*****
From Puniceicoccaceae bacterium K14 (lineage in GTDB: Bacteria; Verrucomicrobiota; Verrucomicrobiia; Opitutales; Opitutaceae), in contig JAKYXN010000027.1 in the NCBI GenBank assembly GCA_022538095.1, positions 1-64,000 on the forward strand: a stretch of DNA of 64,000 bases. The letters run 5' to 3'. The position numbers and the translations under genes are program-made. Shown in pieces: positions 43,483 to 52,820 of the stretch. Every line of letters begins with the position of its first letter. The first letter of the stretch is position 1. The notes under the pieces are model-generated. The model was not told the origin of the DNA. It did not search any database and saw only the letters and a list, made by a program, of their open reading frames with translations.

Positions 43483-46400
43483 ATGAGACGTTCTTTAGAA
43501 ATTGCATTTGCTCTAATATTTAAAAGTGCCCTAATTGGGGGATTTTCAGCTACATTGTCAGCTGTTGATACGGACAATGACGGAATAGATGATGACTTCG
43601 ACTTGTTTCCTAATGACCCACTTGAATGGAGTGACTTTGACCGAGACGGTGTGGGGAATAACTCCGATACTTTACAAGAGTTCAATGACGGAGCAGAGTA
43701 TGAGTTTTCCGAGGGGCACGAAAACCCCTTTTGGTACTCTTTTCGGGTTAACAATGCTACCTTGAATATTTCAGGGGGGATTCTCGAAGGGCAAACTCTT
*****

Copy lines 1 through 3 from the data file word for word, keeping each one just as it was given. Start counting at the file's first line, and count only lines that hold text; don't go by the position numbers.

From Puniceicoccaceae bacterium K14 (lineage in GTDB: Bacteria; Verrucomicrobiota; Verrucomicrobiia; Opitutales; Opitutaceae), in contig JAKYXN010000027.1 in the NCBI GenBank assembly GCA_022538095.1, positions 1-64,000 on the forward strand: a stretch of DNA of 64,000 bases. The letters run 5' to 3'. The position numbers and the translations under genes are program-made. Shown in pieces: positions 43,483 to 52,820 of the stretch. Every line of letters begins with the position of its first letter. The first letter of the stretch is position 1. The notes under the pieces are model-generated. The model was not told the origin of the DNA. It did not search any database and saw only the letters and a list, made by a program, of their open reading frames with translations.

Positions 43483-46400
43483 ATGAGACGTTCTTTAGAA